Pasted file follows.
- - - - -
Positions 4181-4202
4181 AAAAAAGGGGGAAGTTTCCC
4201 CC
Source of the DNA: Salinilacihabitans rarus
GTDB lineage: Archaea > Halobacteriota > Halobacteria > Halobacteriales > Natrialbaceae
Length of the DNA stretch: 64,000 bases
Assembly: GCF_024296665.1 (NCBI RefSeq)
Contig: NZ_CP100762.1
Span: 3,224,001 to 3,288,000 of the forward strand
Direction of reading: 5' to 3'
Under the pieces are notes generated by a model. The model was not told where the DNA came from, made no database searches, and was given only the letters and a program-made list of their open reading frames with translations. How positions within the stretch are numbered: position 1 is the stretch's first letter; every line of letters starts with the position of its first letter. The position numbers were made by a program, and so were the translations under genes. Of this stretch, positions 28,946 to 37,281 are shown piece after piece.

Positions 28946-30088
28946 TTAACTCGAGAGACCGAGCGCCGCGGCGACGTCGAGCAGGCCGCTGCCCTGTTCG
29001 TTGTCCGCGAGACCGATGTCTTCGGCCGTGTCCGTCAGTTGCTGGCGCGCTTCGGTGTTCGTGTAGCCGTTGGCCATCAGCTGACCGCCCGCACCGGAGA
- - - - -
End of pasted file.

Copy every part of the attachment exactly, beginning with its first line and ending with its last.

Positions 4181-4202
4181 AAAAAAGGGGGAAGTTTCCC
4201 CC
Source of the DNA: Salinilacihabitans rarus
GTDB lineage: Archaea > Halobacteriota > Halobacteria > Halobacteriales > Natrialbaceae
Length of the DNA stretch: 64,000 bases
Assembly: GCF_024296665.1 (NCBI RefSeq)
Contig: NZ_CP100762.1
Span: 3,224,001 to 3,288,000 of the forward strand
Direction of reading: 5' to 3'
Under the pieces are notes generated by a model. The model was not told where the DNA came from, made no database searches, and was given only the letters and a program-made list of their open reading frames with translations. How positions within the stretch are numbered: position 1 is the stretch's first letter; every line of letters starts with the position of its first letter. The position numbers were made by a program, and so were the translations under genes. Of this stretch, positions 28,946 to 37,281 are shown piece after piece.

Positions 28946-30088
28946 TTAACTCGAGAGACCGAGCGCCGCGGCGACGTCGAGCAGGCCGCTGCCCTGTTCG
29001 TTGTCCGCGAGACCGATGTCTTCGGCCGTGTCCGTCAGTTGCTGGCGCGCTTCGGTGTTCGTGTAGCCGTTGGCCATCAGCTGACCGCCCGCACCGGAGA